7m 35s
  6. 19m 11s
    1. Using delays in a real-world mix
      16m 59s
    2. Course summary and goodbye
      2m 12s

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Watch the Online Video Course Foundations of Audio: Delay and Modulation
2h 27m Appropriate for all Jan 18, 2012 Updated Jan 31, 2014

Viewers: in countries Watching now:

In this installment of Foundations of Audio, author Alex U. Case explains the fundamentals of delay and modulation effects and how to apply these effects, technically and creatively, to improve the sound of a mix. The course covers adjusting individual parameters such as delay time, level, and feedback; working with long delays to create echoes, enhance groove, and add support; using delay modulation for chorus and doubling effects; and dialing-in spectral effects from delay, such as flanging. This course also includes Get in the Mix (GITM) sessions for both Avid Pro Tools and Apple Logic Pro. Exercise files are also included with the course.

Topics include:
  • Adjusting the delay time, level, and feedback parameters
  • Utilizing a low-pass filter and polarity reverse
  • Setting up an effects loop
  • Setting the delay time by tempo or by ear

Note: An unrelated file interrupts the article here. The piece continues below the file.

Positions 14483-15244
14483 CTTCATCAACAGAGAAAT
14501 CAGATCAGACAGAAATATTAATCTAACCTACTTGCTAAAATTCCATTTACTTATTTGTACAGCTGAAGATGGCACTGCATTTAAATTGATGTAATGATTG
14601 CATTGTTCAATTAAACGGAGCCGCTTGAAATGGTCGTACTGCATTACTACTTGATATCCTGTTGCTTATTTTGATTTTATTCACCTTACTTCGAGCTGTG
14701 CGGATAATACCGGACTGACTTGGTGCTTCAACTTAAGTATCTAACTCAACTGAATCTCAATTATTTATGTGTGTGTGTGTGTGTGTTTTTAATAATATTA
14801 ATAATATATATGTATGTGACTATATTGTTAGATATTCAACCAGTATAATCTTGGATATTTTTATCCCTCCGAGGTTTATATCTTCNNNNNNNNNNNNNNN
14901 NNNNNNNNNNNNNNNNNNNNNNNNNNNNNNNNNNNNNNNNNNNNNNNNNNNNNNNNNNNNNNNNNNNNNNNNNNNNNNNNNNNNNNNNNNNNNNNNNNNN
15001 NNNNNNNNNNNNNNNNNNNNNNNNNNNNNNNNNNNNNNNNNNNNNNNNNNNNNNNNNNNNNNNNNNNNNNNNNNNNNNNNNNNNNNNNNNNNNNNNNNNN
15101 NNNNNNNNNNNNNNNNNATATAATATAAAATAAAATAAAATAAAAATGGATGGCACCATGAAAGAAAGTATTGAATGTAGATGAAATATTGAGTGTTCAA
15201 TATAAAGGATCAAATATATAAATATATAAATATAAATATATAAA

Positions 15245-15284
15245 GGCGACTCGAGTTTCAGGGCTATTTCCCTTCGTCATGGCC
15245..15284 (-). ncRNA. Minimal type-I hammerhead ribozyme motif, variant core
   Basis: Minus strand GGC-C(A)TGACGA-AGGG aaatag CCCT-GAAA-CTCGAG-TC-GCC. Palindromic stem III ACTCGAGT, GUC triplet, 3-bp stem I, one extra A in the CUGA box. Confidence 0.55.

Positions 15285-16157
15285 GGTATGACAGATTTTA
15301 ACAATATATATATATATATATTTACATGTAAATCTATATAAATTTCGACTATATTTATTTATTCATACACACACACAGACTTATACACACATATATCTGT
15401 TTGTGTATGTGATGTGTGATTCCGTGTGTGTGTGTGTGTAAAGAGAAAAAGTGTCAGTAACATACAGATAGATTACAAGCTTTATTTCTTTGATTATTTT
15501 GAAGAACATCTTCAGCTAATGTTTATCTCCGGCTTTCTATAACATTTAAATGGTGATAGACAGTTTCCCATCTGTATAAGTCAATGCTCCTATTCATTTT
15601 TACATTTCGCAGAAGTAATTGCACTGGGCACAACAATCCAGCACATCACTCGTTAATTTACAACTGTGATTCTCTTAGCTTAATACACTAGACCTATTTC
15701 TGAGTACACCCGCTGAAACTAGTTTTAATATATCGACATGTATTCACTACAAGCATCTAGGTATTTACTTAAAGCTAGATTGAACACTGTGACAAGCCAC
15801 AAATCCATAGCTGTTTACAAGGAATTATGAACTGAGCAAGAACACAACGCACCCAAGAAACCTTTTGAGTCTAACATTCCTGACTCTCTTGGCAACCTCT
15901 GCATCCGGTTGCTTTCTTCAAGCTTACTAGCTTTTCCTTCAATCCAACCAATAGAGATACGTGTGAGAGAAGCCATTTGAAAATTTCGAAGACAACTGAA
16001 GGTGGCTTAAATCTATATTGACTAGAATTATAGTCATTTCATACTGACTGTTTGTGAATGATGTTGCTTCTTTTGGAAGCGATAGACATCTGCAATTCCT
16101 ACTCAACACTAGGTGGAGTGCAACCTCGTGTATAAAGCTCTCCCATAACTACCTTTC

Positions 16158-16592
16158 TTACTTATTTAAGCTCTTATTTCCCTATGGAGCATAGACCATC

• Understanding the distinct uses of short, medium, and long delays
  • Adjusting modulation rate, depth, and shape
  • Adding double tracking and spreader effects
  • Manipulating tone with constructive or destructive interference
  • Creating a comb filter and flange effect
Subject:
Audio + Music
Software:
Logic Pro Pro Tools Waves
Author:
Alex U. Case

Delay effects examples in various plug-ins

Having a long list of delay plug-ins to choose from can be intimidating at first, but I have some good news. When you learn how to use one delay, you've pretty much mastered all of them. The basic parameters of level, delay time, low-pass filter, feedback, polarity reverse, modulation rate, and modulation depth are all found on almost every delay processor. This is one the most basic delay plug- ins you might find, but it's rich with all the controls we discussed. We have level control shown here as gain, we specify the delay time here, there is a low-pass filter, feedback, polarity reverse and a modulation section.

Because it's a plug-in, it has a view to the tempo of your project if you're using the tempo maps within your digital audio workstation. This lower section lets you take advantage of that, to simply specify the delay time in musically useful amounts, entering a quarter note or a dotted eighth note, or any other musical value, instead of a delay time in milliseconds. (music playing) Here's a more advanced delay plug-in, a 6-Tap delay from Waves.